Better tracking, resilience needed for milsats

The latest edition of an annual space security index emphasizes that it's getting congested up there, that space debris is a growing problem and new space situational awareness tools are needed to detect and track a growing constellation of satellites used for military and commercial purposes—often both.

Along with crowding at prime slots in geosynchronous orbits, the annual index released this week warns that satellites using the same frequencies create greater chances for interference. Among the recent efforts aimed at mitigating satellite interference are secure, laser-based satellite communications development and efforts by the U.S. military to develop common architectures for satellite ground stations.

As low-Earth and geosynchronous orbits grow more congested, the space index also notes a shift toward resilience, redundancy and the ability to quickly reconstitute satellite capabilities. That has prompted efforts to develop smaller, less expensive spacecraft that also would be less tempting targets in a space clash compared to large and expensive intelligence and communications satellites.

As for reconstituting space assets, the index notes that "capabilities to refit space systems by launching new satellites into orbit in a timely manner to replace satellites damaged or destroyed by an attack are critical resilience measures."

 Expanding space situational awareness capabilities are also seen as a major step toward space security, the index noted. With that in mind, the Defense Advanced Research Projects Agency last month handed over a space tracking telescope to the Air Force for identifying space junk and satellites. The goal is to reduce the chances of satellite collisions in Earth orbit. Another proposal calls for providing new onboard maneuvering capabilities to help avoid collisions and, in wartime, elude anti-satellite attacks.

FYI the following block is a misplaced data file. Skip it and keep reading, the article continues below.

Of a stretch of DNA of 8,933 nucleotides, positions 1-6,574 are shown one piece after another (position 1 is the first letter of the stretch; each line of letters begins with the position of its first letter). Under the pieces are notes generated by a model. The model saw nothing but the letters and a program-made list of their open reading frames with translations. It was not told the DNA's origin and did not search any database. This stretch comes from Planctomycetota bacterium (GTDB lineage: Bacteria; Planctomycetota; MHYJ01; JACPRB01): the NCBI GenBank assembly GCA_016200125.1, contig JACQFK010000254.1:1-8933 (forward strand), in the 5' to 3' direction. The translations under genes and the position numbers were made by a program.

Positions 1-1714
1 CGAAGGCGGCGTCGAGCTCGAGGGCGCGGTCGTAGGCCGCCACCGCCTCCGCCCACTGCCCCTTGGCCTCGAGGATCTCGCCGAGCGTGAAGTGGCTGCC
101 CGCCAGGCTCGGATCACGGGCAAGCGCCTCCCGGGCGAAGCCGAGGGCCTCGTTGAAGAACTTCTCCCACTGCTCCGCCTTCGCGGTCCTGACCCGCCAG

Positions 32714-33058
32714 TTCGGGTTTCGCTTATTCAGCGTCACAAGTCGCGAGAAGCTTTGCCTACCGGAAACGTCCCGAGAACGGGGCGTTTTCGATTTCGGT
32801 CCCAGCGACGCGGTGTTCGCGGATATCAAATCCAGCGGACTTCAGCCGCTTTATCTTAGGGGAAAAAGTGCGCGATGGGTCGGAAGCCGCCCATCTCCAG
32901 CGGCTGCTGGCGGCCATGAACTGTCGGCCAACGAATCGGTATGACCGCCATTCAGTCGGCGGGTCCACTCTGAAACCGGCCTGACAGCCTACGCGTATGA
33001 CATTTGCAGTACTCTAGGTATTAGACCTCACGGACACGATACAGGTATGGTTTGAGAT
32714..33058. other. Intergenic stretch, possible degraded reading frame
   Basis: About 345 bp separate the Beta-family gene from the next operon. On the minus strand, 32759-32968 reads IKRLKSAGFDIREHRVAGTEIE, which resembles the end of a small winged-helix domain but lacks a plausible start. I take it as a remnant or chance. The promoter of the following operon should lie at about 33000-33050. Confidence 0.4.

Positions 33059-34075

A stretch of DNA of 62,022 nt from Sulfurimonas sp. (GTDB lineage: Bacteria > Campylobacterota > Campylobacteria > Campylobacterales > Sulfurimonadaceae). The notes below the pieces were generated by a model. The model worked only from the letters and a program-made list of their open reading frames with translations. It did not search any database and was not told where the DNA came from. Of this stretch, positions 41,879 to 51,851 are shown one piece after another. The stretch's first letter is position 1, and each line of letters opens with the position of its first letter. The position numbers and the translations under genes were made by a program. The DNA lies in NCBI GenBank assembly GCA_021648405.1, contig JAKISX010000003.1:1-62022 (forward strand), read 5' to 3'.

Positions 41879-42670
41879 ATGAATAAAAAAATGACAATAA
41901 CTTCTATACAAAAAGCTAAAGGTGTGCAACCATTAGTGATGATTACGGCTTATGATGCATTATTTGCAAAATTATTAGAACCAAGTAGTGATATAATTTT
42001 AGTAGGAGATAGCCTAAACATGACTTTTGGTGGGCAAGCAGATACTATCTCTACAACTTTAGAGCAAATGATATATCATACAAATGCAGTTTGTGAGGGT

While the U.S., China and Russia have demonstrated anti-satellite capabilities, another growing threat is ground-based anti-satellite weapons, including "precision-guided kinetic-intercept vehicles." With an eye toward limiting lethal orbital debris in a space clash, the Air Force also has been testing ground-based lasers that could be used to blind, but not destroy, enemy satellites. The effort is part of a larger Air Force "counterspace" effort.

 The space index reckons that "technological barriers remain" in efforts to develop high-energy lasers. Along with "hit-to-kill" technologies, the index notes that Russia has deployed electronic warfare systems in Syria and Ukraine that also could threaten space assets.

The growing view is that the U.S., which has fielded more military intelligence and communications satellite along with navigation constellations, has far more to lose in an anti-satellite clash than Russia or China. Hence, U.S. and Chinese officials have been meeting in an attempt to keep the lines of communications open on military and commercial space activities. The State Department hosted another round of talks in late October, but said only that a third round would be held in China next year.

"China does not maintain a strong separation between civil and military applications, but its program is widely believed to provide support to the military," the authors of the latest space index noted. Meanwhile, a restructuring of the Chinese military along the lines of the U.S. regional command structure is stressing "enhanced access to reconnaissance and position, navigation and timing capabilities."

About the Author

George Leopold is a contributing editor for Defense Systems and author of Calculated Risk: The Supersonic Life and Times of Gus Grissom."Connect with him on Twitter at @gleopold1.

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